There were 22 workshops on the refuge the week I was teaching. Frankly, it’s starting to get ridiculous. Think Delicate Arch at Arches National Park on a summer sunrise. Many of the photographers on the refuge were inconsiderate, driving way too fast, kicking up dust, and trying to sleep in but still get a good spot in the morning by horning in on someone else’s location. I have to say, judging by many of the photographers I saw there this year, we all need to think about being better ambassadors for the craft.
My group of students (were thankfully) fun and easy to be around. We followed the Refuge rules. Stayed on the correct side of the boundary lines, and we kept our speed down on the loop road due to dust. We went out twice a day. I did critiques in the afternoons at the hotel. (I have taken to doing one-on-one critiques instead of the kind where we all sit in a room and everyone gets to hear other people’s work critiqued. Most people prefer the private critiques so they can get honest about their need for help.) Many of my students said that they thought this time was very valuable.
The venerable Bob Davis, Canon Explorer of Light came for the last two days of the workshop to help teach. Next year, he’ll be taking over the stills workshop for me and I will simply be there as a co-leader. I’ll be staying a week to do a filmmaking/video only workshop and beginning in 2023, that’s the only Bosque workshop I will offer.
Many of the students gathered for meals. Because I am immune compromised, and because of COVID, my doctor didn’t want me eating indoors at any restaurants and I really, really missed that opportunity. The group did eat lunch out on the patio at the hotel on the last day and that was nice. I also ate outside on picnic tables with my pal Jefferson Graham. (Don’t miss his brilliant Photo Walk series on YouTube. We shot some footage for a future episode while he was in New Mecico.) Hopefully by next year enough people will have taken the vaccine that we can get back to normal.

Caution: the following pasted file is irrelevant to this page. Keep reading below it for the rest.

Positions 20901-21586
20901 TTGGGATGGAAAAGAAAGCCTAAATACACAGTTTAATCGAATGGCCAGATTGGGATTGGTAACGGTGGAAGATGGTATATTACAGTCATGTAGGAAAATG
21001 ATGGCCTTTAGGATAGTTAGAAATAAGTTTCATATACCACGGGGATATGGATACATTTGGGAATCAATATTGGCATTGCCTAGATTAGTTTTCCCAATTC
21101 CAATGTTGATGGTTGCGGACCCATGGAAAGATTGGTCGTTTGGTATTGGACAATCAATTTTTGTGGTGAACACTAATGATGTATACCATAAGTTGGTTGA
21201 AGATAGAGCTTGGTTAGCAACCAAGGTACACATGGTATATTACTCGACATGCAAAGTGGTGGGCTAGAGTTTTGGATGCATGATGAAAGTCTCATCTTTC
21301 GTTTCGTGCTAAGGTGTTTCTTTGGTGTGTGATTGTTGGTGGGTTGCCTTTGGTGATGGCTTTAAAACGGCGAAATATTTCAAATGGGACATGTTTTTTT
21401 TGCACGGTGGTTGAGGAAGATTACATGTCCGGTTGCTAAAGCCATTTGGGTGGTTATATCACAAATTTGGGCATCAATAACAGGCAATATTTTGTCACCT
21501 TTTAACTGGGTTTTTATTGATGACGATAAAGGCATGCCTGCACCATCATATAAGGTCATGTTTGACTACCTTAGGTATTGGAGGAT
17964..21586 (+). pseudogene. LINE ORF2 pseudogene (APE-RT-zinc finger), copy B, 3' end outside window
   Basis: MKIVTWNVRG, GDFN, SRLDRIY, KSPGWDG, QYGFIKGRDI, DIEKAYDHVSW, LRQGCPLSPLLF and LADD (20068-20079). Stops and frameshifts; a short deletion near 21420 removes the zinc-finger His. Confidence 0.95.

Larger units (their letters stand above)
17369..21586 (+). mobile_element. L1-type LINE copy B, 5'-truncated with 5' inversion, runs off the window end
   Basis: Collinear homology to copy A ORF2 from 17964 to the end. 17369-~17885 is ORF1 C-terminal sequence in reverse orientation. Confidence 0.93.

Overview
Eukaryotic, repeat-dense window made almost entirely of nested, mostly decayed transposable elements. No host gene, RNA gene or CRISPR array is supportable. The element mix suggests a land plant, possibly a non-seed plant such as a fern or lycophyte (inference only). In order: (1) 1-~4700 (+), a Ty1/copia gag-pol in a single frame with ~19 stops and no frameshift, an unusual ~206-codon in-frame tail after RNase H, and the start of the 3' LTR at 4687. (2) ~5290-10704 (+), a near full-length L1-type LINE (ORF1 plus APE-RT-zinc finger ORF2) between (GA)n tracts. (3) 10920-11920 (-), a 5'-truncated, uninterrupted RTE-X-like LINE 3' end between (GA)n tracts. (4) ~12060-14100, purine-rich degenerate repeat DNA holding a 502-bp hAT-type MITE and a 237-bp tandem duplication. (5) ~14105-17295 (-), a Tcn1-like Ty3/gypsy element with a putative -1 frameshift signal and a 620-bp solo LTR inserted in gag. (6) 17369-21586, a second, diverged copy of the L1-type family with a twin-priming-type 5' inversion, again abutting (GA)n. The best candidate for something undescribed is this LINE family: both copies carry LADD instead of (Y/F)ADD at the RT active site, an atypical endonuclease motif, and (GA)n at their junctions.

Since the photography at Bosque is all done outdoors, COVID didn’t cause us any problems on the refuge. Well one problem. The bathrooms were all closed but the Refuge management brought in porta potties and I think they offered a reasonable alternative. I am not sure why COVID closed the bathrooms other than perhaps a staff shortage to clean them. In any event, everyone had what they needed in terms of access and creature comforts. And speaking of comfort; while it wasn’t great for the birds – we humans loved the temps in the mid-to-high-60s each afternoon and balmy 30-degree mornings. Most years it’s way colder.
They don’t tell you when you’re young how much harder everything is going to get once you are old. They keep this secret for a reason. They don’t want you to get scared and refuse to grow up 🙂
The trip this year was hard on my old body but wow wow wow – I am still like a kid again once you sit me down in front of some birds. On a couple of the afternoons we went out, I just sat in my Coleman camp chair and watched the birds. I listened to the ruffle of their wings and the sounds of their calls. Yeah, I rolled some video but mostly I just took it all in. I felt lucky to be alive. While Bosque was more crowded than ever this year, still – only a tiny fraction of the human universe gets to go see it all in person.
I still have to go through all my footage and I will continue to post snippets on social media. There are a few pics and vids here in this post – all from this year.
I have one more year in me. Who knows, maybe more. But I can commit to next year and I will be there if I am still alive!
Bosque del Apache, National Wildlife Refuge is an absolute MUST SEE PLACE. Even if you cannot go during the migration, stop in and see all the natural beauty that they have to behold.
Thanks to my assistant Paula Stanton for lightening my load and for making a killer video about the workshop. Thanks to Bob for agreeing to come out and teach. Thanks to the Refuge management who work tirelessly and for little money to make sure the place runs smoothly. Thanks to the fine folks who attended my workshop. Hopefully we’ll all be around next year to do it again.
P.S. I will be going and teaching next year. It will be different. I am handing the reigns over to Canon Explorer of Light, Bob Davis and he is next year’s leader with me co-teaching. Then, the following week, I am teaching a video/filmmaking workshop. Details of both Bosque workshops are here – https://spark.adobe.com/page/xzOgAMX6Yzvyr/.